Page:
More than just the name of the new X-Files movie, I Want To Believe is what people must think when they receive a forwarded email and decide to then send it to everyone in their address book too. I'm not sure what makes that unsolicited and unverified information so irresistible to some folks but the chain is hard to break.
Some of the more famous, and durable, email hoaxes include "Bill Gates wants to pay you to try a new email program," "Telemarketers will soon be given your cell phone number if you don't put it on a Do Not Call list," and "Boycott gas stations on a certain date to send a message to Big Oil."
Politicians are often victims of mass email smears, either through carelessness or malice. Some recent examples of widely circulated stories that are false include "George W. Bush has the lowest IQ of any president" and "John McCain does not qualify to run for president because he was born in Panama."
But Senator Barack Obama is the undisputed recent champion of misinformation victims. See how many of these untrue stories you recognize from the past year:
"Barack Hussein Obama" is a Muslim."
"Barack Hussein Obama is a radical Muslim"
"Barack Obama will not recite the Pledge of Allegiance."
"Barack Obama was sworn into office on the Quran"
"Barack Obama has been endorsed for president by the Ku Klux Klan."
"The bulk of donations to Barack Obama's campaign come from foreign financiers."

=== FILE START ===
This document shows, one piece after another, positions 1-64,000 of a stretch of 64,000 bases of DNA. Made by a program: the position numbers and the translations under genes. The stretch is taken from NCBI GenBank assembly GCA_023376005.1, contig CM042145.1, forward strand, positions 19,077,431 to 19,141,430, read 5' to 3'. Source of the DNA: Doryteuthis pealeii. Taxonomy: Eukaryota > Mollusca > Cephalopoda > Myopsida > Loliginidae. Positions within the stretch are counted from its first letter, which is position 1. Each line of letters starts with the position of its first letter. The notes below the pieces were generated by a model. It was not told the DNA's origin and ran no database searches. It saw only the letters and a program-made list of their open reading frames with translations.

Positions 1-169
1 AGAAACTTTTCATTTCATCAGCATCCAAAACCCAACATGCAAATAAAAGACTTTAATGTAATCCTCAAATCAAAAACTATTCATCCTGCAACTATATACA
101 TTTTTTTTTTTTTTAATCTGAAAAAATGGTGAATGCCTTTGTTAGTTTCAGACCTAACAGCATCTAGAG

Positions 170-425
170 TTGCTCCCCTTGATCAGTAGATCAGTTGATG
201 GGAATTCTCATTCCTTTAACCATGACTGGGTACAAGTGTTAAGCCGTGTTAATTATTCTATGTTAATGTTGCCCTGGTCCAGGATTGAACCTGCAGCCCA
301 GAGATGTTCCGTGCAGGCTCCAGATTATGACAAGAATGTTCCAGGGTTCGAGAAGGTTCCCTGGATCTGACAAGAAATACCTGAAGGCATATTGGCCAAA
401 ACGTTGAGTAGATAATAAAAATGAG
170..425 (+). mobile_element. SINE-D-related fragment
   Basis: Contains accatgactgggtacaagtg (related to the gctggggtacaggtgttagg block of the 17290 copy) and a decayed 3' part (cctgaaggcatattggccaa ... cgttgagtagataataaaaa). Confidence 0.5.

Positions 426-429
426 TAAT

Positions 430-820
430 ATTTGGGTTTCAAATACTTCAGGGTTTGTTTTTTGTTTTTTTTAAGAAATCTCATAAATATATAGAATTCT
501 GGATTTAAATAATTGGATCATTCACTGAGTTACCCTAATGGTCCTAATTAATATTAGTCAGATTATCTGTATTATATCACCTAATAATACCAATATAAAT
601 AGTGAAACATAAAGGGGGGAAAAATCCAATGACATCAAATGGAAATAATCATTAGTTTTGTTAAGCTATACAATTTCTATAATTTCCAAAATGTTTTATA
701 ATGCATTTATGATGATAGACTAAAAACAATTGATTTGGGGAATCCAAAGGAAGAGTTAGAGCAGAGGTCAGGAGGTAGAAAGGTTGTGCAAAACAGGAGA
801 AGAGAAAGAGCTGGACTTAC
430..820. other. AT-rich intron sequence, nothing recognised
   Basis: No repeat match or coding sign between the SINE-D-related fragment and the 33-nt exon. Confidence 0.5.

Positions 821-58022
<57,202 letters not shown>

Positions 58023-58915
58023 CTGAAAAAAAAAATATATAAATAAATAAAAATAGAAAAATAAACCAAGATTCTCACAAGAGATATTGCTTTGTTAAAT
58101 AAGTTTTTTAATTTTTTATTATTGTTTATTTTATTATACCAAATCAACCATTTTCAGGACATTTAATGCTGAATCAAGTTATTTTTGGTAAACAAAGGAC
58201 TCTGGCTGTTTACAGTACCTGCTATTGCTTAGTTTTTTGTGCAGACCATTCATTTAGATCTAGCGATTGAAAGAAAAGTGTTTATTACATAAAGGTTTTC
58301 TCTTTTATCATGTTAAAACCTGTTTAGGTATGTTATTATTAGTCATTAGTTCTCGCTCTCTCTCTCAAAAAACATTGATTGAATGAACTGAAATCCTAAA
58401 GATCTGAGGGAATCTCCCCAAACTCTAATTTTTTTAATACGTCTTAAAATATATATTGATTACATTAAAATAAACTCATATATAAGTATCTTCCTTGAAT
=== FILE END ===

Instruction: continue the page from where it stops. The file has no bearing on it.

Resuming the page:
And my very favorite, "The Book of Revelations describes the Anti-Christ as someone with characteristics matching those of Barack Obama." That one includes a Biblical warning about Muslims that was written some 400 years before Islam was even founded!
New to in-boxes this week is an email originating from a Captain Jeffrey S. Porter, soldier in Afghanistan describing how the Senator "blew off" the troops during a brief visit to Bagram. It described how he ignored soldiers that "were lined up to shake his hand" in order to instead "take his publicity pictures playing basketball."
U.S. Army spokespeople have declared the email "factually false," citing among other things that Mr. Obama "took time to shake hands, speak to troops, and pose for photographs" while in Bagram. Additionally, he did not visit the recreation tent mentioned in the original email for basketball, photos or any other reason. The solider may have been confused since the Senator did spend some time in the gym, playing and talking with dozens of American servicemen in Kuwait earlier in the week.
Capt. Porter has since released a statement that includes, "After checking my sources, information that was put out in my email was wrong."
Much like a print newspaper's correction on page D27 of a front page mistake I am certain only a tiny fraction of people who received the original false description of Mr. Obama's visit to Bagram will ever read the factual follow-up. Something to keep in mind before any of us hit Send on something that might be too good to be true.
For those who don't have them bookmarked, there are two terrific websites worth visiting to check the veracity of forwarded material of any kind. You can find more details on all of the examples mentioned above as well as hundreds more.